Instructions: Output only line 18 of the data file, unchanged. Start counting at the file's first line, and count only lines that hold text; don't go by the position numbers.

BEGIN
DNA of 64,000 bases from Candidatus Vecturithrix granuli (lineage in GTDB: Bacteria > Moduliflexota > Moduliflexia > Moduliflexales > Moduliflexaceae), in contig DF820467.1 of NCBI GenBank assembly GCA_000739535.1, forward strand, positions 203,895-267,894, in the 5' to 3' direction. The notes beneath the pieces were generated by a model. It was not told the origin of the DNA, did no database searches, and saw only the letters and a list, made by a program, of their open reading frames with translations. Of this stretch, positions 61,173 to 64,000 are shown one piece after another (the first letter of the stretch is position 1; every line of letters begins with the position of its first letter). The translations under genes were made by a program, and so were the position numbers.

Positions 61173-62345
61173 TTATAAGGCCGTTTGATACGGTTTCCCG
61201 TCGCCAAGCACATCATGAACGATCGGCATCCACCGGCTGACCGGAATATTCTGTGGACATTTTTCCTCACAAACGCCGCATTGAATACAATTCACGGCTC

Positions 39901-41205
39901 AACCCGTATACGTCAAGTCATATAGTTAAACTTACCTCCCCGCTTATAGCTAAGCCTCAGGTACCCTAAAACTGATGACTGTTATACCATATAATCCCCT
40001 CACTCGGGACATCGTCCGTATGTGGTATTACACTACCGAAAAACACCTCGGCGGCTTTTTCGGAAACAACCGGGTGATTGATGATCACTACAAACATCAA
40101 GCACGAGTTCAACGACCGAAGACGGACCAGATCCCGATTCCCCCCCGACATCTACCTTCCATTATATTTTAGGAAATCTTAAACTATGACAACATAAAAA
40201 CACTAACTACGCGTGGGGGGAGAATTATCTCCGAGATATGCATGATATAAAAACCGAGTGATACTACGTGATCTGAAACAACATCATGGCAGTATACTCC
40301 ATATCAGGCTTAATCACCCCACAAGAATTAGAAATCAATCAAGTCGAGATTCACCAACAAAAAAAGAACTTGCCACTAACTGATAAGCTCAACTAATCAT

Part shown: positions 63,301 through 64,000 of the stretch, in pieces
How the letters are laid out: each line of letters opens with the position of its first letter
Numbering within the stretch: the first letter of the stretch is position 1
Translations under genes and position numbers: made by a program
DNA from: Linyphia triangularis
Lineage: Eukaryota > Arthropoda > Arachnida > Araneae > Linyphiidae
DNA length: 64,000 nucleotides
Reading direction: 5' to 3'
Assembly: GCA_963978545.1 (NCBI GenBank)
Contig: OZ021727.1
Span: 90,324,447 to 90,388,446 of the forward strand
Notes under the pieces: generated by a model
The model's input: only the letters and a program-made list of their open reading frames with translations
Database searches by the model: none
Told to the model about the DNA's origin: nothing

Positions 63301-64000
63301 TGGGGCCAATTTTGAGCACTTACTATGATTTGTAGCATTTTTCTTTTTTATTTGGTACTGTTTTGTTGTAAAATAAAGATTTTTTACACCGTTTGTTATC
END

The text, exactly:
Reading direction: 5' to 3'